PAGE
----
Such thinking extends to verification “Some people may believe that they can continue to do the verification, at the chip level, at the boundary,” said Guillaume Boillet, senior director of product management and strategic marketing at Arteris. “The reality is for most of the partitioning, it’s really important that they look at the system holistically, and continue to look at the different components as a whole. For example, with the coherence system across chiplet, there is absolutely no way you can verify your system if you look at different dyes in isolation.”

NAND challenges
3D challenges are also impacting NAND memory, which has become a Jenga-like tower of hundreds of layers.

Micron’s Sandhu said working in 3D requires an open mind, a fundamental quality Micron looks for when it interviews new employees. “For example, we might ask applicants, ‘Do you know what a DRAM is?’ If they don’t, then we ask them to read up on it and come back in two days. We’re looking for how they go about learning.”

That attitude came into play when Micron was trying to scale 2D NAND, but physics kept getting in the way. “You have a certain device size and voltage, it’s going to arc because it’s such a high electric field,” said Sandhu. “But if you can’t reduce the voltage or go any smaller, what do you do? 3D was obviously the direction to go.”

But as Micron discussed its ambitions, veteran engineers pushed back. They had a simple argument: It won’t work.

“It was true,” Sandhu said. “You could not completely reproduce the same performance with the same device in 3D because it’s a different beast. But we had to do it, because the market was demanding it. There’s a paradigm shift that needs to happen around expectations for the device or chip you’re building. We considered chip-to-chip stacking. But there you have the costs of making those two chips, which doesn’t change, plus the extra cost of stacking, so it’s not a cost-effective scaling for the customer. We looked at other ideas, maybe putting a layer on top and so forth. The final version we came up was the highest risk. The material was quite different. It was polycrystalline rather than single crystalline.”

The research and creativity behind that breakthrough led him to comment, “You know that the actual performance will always fall short of what the underlying physics indicates is possible, but it will also never exceed the physics that is possible, and you must know that too.”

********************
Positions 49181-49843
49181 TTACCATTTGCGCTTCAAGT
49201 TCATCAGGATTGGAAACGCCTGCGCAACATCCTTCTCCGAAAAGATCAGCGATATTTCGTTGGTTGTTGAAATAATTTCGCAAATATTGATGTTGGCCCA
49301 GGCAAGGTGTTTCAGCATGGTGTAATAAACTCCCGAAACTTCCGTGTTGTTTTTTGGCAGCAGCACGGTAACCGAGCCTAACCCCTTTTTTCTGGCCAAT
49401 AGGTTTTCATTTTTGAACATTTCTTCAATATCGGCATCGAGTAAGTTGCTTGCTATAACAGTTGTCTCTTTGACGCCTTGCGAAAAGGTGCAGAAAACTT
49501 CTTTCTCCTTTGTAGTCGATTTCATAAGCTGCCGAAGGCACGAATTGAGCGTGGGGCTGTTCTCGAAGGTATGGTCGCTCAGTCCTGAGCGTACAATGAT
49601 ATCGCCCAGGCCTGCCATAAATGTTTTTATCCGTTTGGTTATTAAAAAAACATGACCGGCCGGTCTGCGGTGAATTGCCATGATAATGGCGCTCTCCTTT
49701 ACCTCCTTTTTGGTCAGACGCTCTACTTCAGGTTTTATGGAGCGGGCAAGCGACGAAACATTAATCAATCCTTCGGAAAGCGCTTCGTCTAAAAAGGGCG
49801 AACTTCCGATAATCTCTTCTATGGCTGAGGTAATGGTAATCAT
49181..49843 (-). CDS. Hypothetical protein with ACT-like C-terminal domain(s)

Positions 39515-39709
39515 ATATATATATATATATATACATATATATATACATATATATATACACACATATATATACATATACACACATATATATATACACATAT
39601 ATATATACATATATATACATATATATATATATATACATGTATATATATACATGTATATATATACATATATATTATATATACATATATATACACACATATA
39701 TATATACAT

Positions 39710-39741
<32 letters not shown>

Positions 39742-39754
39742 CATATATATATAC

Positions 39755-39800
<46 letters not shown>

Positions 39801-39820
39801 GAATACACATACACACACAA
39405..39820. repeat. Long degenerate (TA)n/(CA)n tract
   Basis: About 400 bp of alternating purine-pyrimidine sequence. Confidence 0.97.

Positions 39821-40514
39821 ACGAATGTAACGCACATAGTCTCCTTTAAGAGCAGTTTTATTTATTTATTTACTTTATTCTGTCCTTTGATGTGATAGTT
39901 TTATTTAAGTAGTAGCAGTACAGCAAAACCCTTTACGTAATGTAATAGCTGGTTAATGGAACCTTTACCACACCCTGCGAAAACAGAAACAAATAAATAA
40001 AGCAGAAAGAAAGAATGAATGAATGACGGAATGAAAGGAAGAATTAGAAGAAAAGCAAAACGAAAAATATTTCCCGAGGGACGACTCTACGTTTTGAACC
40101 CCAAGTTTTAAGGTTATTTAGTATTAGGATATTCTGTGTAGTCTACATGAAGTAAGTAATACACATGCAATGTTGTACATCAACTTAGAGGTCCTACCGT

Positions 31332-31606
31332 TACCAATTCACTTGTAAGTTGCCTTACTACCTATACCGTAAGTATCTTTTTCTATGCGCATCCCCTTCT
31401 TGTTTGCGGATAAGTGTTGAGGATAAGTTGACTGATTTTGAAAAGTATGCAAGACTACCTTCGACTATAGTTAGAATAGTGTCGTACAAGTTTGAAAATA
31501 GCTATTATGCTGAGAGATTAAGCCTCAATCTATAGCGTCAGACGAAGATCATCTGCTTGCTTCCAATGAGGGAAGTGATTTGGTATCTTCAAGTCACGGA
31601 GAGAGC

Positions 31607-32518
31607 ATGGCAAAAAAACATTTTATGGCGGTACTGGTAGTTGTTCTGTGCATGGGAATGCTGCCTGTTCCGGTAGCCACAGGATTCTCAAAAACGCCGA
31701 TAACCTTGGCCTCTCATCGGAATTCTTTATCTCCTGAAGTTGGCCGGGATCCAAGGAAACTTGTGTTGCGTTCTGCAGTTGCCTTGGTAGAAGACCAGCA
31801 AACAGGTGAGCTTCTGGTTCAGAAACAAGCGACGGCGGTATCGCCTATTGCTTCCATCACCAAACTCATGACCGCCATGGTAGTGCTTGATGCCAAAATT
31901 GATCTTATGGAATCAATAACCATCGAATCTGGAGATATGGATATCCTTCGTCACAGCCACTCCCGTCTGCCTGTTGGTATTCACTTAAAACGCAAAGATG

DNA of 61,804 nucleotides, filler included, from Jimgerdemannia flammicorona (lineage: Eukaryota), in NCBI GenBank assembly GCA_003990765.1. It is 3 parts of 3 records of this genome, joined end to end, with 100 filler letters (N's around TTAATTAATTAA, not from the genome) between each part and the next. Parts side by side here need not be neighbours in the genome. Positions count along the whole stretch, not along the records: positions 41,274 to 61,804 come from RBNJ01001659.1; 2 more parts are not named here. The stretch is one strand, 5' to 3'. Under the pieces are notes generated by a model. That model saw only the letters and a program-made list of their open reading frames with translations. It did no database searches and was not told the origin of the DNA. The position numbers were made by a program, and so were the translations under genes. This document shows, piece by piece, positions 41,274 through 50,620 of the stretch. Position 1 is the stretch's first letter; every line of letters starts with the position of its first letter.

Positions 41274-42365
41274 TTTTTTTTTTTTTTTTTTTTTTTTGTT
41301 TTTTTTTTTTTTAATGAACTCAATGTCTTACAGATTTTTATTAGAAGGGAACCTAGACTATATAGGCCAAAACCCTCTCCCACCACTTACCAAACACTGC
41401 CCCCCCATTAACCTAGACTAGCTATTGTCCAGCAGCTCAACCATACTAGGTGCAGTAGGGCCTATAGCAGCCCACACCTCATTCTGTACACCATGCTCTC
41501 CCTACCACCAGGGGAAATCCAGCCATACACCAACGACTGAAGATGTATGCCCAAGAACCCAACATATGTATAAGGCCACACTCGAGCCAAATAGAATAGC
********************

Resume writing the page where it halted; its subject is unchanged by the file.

Workflow in the world of 3D
All of these considerations are not only design challenges, but can also up-end familiar processes and workflows.

Park noted LVS will require new perspectives. “From a package designer’s perspective, it’s moving from laminate organic substrates to foundry-based substrates, meaning silicon. What is new for package designers is how to design to fit inside something being built at a foundry. That means the design rules to make the device actually yield, and how you go about moving from a very informal sign off process to a very formal process.”

In this new realm of 3D, everything is up for grabs.

“The customer has an established workflow, and they’re already looking at ways they can speed up certain parts of the process, often augmented with AI to, for example, create models that are faster to execute,” said Stephen Slater, EDA product line manager at Keysight. “They’re finding unique and interesting ways to innovate and find more productivity.”

This is necessary given the complexity of designs. “We can have 10 or 20 large systems going into one design,” said Synopsys’ Larsen. “The scale is enormous, and that requires new methodologies. For example, it’s not feasible necessarily to write out a big design, bring it back in, then write it out, and bring it back in. Having a common foundation is becoming very important so you can avoid those things and speed up the engineering productivity. When we are moving from 2D to 3D, being able to do the heterogenous systems in one platform without actually having to do all these in and out, and co-designs that we have done in the past, has become very important.”

Ultimately, a chiplet cannot be designed completely in a vacuum, and the package cannot be designed without knowledge of the chiplets.

“This is because of those multi-physics impacts from power, thermal, mechanical and electrical impacts, which together create a bit of a dichotomy,” said John Ferguson, director of product management at Siemens Digital Industries Software. “The trick is to solve across these domains frequently. Start with the bare basics to help narrow down the best three-dimensional floorplan possibilities. This can be done with dies treated as uniform black-boxes to start. Once an assembly style is selected, more detailed placement decisions can be made as the chiplets become a bit more mature. This process needs to be repeated with each iteration to the full system to ultimately help ensure that final assembly accurately captures the expected electrical behavior.”